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Press release 02.03.2023


In the wake of the closure of the Danish mink industry in 2020 and its recent return, Designmuseum Danmark takes stock of the controversial fur in an exhibition that shows unconventional and whimsical fur coats created by Danish and international designers.

This spring’s Copenhagen fashion week was fur-free for the first time ever. So is there any future for animal fur used for clothing, or will fur increasingly be exclusively ‘faux’? And will the traditional furrier’s craft survive? These are just some of the questions raised by the exhibition FUR, opening on 14 March at Designmuseum Danmark. The exhibition shines a spotlight on fur as a controversial article of clothing and paves the way for a discussion about the future of fur in the light of the many dilemmas that surround it – including climate, health and animal welfare issues.

A new take on the classic mink coat
A furry football shirt, a voluminous coat reminiscent of a peacock’s plumage and a bordeaux fur dress with studs: visitors to FUR will find eight brightly coloured, striking and quirky fur garments donated by Kopenhagen Fur, which is the largest fur auction house in the world and the Danish fur breeders’ cooperative until its planned closure in 2024. The eight furs were created by designers and design students from Denmark and abroad as well as by Kopenhagen Fur’s own studio. Each of them offers a new take on the traditional mink coat, mingling humour and edgy innovation in their explorations of what a fur garment is and can do. In doing so, they offer new perspectives on the history of fur and on the traditional craft of the furrier.

A controversial material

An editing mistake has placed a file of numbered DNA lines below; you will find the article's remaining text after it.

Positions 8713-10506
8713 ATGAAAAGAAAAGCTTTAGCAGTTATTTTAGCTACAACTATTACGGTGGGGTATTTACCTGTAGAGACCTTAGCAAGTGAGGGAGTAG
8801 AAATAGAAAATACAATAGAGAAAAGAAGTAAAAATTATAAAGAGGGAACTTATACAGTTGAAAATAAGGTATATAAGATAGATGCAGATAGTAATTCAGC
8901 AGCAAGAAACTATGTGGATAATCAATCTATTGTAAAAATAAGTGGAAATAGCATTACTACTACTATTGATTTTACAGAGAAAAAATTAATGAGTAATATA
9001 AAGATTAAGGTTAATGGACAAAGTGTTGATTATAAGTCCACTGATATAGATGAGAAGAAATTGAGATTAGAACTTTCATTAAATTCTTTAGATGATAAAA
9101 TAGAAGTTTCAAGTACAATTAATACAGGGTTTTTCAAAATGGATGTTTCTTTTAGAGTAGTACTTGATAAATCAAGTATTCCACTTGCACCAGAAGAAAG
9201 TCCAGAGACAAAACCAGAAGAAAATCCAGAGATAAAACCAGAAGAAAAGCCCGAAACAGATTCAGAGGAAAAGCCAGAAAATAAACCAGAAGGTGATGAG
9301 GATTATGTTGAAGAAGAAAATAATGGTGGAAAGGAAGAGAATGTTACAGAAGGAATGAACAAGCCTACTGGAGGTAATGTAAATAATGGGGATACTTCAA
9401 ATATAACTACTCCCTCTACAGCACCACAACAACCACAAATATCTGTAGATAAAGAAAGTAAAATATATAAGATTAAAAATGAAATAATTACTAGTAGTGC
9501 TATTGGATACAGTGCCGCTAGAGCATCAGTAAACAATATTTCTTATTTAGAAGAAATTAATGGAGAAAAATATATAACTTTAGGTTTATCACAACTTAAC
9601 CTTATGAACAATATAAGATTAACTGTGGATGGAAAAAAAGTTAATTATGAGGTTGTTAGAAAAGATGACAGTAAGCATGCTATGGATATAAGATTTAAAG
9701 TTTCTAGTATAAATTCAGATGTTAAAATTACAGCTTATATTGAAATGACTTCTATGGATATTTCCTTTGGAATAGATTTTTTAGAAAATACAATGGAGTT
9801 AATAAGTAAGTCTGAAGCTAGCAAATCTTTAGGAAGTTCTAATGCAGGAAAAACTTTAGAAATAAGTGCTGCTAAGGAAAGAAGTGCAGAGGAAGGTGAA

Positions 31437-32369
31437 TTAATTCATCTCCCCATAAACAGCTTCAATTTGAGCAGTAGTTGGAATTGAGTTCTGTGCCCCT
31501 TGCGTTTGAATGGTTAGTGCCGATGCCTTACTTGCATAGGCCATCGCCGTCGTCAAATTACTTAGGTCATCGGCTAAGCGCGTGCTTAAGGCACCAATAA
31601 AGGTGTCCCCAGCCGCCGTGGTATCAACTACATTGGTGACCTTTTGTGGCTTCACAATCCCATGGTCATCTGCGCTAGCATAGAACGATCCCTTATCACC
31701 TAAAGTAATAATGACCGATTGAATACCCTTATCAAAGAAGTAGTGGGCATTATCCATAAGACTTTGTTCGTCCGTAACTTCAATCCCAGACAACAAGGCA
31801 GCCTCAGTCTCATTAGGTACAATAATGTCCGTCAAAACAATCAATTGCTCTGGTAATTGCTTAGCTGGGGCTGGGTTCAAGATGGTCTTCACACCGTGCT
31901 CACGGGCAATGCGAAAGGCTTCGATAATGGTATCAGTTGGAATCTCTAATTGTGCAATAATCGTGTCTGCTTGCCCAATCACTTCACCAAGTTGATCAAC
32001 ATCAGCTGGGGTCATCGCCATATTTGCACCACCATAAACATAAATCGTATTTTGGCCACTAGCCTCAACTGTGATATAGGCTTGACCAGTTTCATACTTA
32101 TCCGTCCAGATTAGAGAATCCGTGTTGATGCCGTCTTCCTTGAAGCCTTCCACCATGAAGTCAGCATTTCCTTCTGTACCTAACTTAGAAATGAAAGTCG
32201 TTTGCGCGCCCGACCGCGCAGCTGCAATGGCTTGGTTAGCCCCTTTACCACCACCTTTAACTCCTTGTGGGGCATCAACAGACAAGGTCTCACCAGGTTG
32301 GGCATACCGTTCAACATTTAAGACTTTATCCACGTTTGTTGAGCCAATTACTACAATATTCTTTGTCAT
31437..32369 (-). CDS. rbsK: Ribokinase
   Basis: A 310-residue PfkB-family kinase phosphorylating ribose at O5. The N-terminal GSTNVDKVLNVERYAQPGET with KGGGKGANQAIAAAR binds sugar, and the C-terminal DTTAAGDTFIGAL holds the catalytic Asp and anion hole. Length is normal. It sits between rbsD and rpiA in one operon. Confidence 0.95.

In recent years, the debate surrounding the use of animal fur for clothing has intensified. After the covid pandemic, several European countries chose to ban mink breeding, as happened in Denmark in 2020. The risk of infection and animal welfare issues have caused countries such as France, the Netherlands, Norway, Great Britain and Germany to phase out their mink breeding, and established fashion brands such as Armani, Chanel, Gucci and Prada will no longer use fur in their collections. Animal welfare has become a battleground for animal activists on the one hand and fur breeders and farmers whose animals are part of the industrial production on the other.

A disappearing craft?
The quality of Danish mink has been praised all over the world, and the Danish furriers are skilled craftsmen. The furs on display show that the furrier’s craft has been evolving in recent years, incorporating new, experimental and innovative techniques. With this exhibition, the museum directs attention to a craft that may be in the process of being phased out in Denmark as fur breeding is minimised. As of 1 January 2023, breeding mink is legal in Denmark again, so whether fur breeding – and thus the furrier’s craft – has a future in Denmark is still an open question.

FUR is the third in the AKUT series of exhibitions which take up topics where design and designers are at the centre of major societal dilemmas and challenges.

FUR is on show at Designmuseum Danmark from 14 March to 21 May 2023.

The AKUT exhibitions are supported by the Danish Arts Foundation

Press photos